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Comparisons of Peak Ground Reaction Force and Rate of Force Development During Variations of the Power Clean

Comfort, Paul; Allen, Mark; Graham-Smith, Phillip

Journal of Strength & Conditioning Research:
doi: 10.1519/JSC.0b013e3181d6dc0d
Original Research

Comfort, P, Allen, M, and Graham-Smith, P. Comparisons of peak ground reaction force and rate of force development during variations of the power clean. J Strength Cond Res 25(5): 1235-1239, 2011-The aim of this investigation was to determine the differences in vertical ground reaction forces and rate of force development (RFD) during variations of the power clean. Elite rugby league players (n = 11; age 21 ± 1.63 years; height 181.56 ± 2.61 cm; body mass 93.65 ± 6.84 kg) performed 1 set of 3 repetitions of the power clean, hang-power clean, midthigh power clean, or midthigh clean pull, using 60% of 1-repetition maximum power clean, in a randomized order, while standing on a force platform. Differences in peak vertical ground reaction forces (Fz) and instantaneous RFD between lifts were analyzed via 1-way analysis of variance and Bonferroni post hoc analysis. Statistical analysis revealed a significantly (p < 0.001) greater peak Fz during the midthigh power clean (2,801.7 ± 195.4 N) and the midthigh clean pull (2,880.2 ± 236.2 N) compared to both the power clean (2,306.24 ± 240.47 N) and the hang-power clean (2,442.9 ± 293.2 N). The midthigh power clean (14,655.8 ± 4,535.1 N·s−1) and the midthigh clean pull (15,320.6 ± 3,533.3 N·s−1) also demonstrated significantly (p < 0.001) greater instantaneous RFD when compared to both the power clean (8,839.7 ± 2,940.4 N·s−1) and the hang-power clean (9,768.9 ± 4,012.4 N·s−1). From the findings of this study, when training to maximize peak Fz and RFD the midthigh power clean and midthigh clean pull appear to be the most advantageous variations of the power clean to perform.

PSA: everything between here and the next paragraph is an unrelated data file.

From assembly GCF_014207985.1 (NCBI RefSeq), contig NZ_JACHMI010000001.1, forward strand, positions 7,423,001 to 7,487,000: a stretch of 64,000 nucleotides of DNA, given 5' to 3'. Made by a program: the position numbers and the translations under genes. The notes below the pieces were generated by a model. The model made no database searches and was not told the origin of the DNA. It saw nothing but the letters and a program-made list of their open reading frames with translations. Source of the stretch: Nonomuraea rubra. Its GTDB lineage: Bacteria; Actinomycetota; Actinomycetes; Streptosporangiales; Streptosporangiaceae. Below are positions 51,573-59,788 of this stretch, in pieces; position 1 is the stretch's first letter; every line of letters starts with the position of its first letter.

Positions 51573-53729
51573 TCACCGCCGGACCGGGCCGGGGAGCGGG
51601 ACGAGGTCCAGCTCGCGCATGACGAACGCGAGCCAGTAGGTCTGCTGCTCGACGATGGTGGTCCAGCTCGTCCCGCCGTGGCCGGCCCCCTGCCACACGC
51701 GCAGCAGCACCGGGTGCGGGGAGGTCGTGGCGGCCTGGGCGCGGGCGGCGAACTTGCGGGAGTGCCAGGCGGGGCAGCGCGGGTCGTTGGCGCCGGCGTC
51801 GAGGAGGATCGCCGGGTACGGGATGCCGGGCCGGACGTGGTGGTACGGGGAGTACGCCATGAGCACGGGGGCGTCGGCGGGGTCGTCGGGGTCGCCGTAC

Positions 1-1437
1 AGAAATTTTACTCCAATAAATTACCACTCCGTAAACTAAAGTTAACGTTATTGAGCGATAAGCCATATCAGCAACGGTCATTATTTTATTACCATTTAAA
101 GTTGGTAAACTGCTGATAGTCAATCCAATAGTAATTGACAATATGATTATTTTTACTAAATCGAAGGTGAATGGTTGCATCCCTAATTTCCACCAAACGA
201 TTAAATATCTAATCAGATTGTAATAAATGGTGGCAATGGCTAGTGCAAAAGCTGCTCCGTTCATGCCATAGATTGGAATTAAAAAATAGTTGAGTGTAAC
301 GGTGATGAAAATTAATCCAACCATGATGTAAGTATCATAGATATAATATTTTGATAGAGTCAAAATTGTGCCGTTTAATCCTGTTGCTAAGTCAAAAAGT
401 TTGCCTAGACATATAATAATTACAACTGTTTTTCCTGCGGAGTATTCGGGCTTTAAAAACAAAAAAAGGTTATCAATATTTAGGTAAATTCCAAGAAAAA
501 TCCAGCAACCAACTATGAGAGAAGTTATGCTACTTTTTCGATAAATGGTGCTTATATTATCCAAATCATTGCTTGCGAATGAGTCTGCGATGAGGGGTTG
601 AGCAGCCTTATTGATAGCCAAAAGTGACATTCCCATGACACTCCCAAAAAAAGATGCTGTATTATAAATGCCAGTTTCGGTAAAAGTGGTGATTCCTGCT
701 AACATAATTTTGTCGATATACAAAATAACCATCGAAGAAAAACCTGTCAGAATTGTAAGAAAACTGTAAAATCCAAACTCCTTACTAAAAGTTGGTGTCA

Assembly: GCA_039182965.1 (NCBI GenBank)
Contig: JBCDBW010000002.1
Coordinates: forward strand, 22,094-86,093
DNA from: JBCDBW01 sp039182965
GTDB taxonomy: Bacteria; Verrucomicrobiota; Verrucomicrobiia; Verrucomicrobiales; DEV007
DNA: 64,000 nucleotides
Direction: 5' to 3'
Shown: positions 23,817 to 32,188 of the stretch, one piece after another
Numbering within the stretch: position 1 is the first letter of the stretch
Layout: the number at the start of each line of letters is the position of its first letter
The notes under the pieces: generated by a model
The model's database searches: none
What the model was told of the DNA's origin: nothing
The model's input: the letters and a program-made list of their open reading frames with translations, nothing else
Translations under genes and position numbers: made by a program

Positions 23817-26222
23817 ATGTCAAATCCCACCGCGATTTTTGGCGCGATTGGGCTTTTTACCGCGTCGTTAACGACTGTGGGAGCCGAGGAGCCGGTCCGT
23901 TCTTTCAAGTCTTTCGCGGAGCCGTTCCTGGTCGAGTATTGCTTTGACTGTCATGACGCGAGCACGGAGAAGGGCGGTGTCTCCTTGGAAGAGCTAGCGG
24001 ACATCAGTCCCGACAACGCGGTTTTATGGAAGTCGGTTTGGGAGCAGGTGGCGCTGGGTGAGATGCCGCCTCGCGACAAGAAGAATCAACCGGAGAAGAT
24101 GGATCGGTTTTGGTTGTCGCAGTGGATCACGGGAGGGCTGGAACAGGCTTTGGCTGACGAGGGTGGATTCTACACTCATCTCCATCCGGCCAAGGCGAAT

Author Information

Directorate of Sport, Exercise and Physiotherapy, University of Salford, Salford, Greater Manchester, United Kingdom

Address correspondence to Paul Comfort,

© 2011 National Strength and Conditioning Association